GlassPoint Solar Inc. is starting work on what will be one of the largest solar plants in the world, using the technology as an alternative to fossil fuels to extract crude oil from the ground.

GlassPoints solar enhanced oil recovery facility at the Amal West Oilfield. Source: GlassPointGlassPoints solar enhanced oil recovery facility at the Amal West Oilfield. Source: GlassPointBloomberg says the facility will be built at the Amal oilfield in southern Oman. It will consist of rows of parabolic mirrors covering 2 square kilometers. Those mirrors will heat steam, which will be injected into underground reservoirs to reduce the viscosity of the crude.

Petroleum Development Oman (PDO), which is 60% held by the government, is sponsoring the project. Royal Dutch Shell Plc, among the investors that assisted the company to raise $53 million in September, owns 34% of the Oman oil company and the French energy company, Total SA owns 4%.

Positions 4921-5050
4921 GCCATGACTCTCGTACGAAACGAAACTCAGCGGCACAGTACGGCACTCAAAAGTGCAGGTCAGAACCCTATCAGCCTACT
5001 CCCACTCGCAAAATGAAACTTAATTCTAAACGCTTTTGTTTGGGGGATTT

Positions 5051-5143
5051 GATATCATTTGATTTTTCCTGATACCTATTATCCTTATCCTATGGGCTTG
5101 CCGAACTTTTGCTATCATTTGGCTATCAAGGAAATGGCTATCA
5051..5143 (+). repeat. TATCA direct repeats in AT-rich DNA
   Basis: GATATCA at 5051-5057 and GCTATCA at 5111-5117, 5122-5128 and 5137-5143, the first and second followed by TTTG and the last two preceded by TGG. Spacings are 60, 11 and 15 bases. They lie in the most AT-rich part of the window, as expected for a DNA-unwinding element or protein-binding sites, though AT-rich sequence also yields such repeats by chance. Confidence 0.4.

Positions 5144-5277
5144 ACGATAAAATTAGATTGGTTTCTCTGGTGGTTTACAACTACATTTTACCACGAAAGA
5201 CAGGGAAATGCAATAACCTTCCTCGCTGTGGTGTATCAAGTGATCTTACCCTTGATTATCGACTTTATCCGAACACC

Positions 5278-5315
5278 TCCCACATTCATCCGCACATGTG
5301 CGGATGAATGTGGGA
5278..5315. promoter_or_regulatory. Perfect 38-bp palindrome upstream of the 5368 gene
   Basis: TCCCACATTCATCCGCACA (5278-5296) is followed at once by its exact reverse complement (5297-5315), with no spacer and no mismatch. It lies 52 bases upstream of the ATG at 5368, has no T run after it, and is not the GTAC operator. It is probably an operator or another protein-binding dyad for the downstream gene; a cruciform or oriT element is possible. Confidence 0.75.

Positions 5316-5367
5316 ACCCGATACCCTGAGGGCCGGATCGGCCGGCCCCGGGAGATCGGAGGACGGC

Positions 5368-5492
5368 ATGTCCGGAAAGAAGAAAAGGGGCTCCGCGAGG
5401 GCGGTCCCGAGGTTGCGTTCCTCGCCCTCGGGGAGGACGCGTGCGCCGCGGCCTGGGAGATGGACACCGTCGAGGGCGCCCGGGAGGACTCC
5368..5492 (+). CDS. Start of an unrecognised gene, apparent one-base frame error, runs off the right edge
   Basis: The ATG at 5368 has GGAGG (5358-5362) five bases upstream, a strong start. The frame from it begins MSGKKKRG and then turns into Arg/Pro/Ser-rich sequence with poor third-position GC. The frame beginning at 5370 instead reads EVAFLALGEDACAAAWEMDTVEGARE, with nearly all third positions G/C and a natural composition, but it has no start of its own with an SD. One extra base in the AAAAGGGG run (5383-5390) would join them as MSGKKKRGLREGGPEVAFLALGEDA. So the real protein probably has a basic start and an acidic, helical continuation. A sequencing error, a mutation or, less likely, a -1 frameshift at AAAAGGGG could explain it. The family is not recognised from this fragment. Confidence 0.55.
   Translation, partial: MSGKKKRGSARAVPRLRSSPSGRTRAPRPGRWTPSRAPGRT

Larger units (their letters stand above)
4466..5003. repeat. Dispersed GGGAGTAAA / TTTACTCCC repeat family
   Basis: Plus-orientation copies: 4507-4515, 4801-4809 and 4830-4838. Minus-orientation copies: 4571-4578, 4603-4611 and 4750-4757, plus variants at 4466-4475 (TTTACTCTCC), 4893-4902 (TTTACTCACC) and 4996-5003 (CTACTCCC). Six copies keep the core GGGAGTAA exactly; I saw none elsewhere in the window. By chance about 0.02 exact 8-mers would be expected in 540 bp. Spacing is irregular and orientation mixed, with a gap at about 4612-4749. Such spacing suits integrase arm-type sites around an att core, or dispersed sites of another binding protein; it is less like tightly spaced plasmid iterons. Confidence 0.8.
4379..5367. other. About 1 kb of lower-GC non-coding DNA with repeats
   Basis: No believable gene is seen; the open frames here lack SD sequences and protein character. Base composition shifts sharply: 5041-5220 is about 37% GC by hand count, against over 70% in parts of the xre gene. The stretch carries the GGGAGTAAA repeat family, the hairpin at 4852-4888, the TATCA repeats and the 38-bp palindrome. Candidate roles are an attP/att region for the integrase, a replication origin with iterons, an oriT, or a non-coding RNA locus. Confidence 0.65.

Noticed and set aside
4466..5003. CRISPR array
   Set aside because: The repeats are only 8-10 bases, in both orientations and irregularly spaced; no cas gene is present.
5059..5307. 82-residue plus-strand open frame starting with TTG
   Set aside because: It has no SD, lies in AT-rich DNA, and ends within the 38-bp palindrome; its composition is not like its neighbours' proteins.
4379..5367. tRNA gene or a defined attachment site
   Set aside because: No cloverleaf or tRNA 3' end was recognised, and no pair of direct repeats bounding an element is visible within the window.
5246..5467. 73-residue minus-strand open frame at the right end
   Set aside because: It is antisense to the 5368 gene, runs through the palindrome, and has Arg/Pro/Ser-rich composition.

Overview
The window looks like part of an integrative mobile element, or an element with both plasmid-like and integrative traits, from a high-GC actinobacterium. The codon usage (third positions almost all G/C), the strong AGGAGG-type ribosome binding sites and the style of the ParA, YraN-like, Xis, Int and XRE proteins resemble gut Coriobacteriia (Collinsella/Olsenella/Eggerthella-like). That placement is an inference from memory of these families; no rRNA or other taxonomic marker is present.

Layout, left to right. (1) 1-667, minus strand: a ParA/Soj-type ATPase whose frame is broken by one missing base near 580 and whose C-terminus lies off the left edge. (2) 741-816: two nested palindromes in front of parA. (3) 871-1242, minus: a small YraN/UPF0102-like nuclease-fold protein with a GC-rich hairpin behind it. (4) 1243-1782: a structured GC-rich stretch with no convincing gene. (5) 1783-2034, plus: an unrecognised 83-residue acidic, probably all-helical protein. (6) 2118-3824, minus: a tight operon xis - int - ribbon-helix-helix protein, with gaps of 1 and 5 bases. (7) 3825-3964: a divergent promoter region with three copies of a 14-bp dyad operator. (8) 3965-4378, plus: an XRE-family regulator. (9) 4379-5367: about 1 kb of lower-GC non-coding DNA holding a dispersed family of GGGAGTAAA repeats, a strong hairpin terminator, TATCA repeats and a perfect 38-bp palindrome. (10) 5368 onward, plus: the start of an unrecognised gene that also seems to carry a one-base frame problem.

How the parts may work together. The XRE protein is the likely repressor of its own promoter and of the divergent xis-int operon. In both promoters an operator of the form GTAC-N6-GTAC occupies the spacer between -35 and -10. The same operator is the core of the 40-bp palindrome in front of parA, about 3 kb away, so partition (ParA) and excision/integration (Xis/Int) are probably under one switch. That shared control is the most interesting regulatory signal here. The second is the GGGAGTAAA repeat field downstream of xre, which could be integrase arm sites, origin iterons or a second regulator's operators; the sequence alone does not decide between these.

PDO has been experimenting since 2010 with the technology at a GlassPoint pilot project on the Amal field, where it produces about 50 tons of steam. The unit produces 7 megawatts (MW) of steam for enhanced oil recovery and will continue to operate once the new ones start operating in 2017, a statement says. The new facility will heat more than 1,020 MW of steam to extract crude from the field.

GlassPoint says its technology can reduce energy needs by up to 80% at heavy oil fields where energy is needed to lift supplies from underground rock formations.

“What we are aiming to do is secure greater recovery of oil while at the same time reducing our energy consumption and costs,” says Raoul Restucci, managing director of Petroleum Development Oman.

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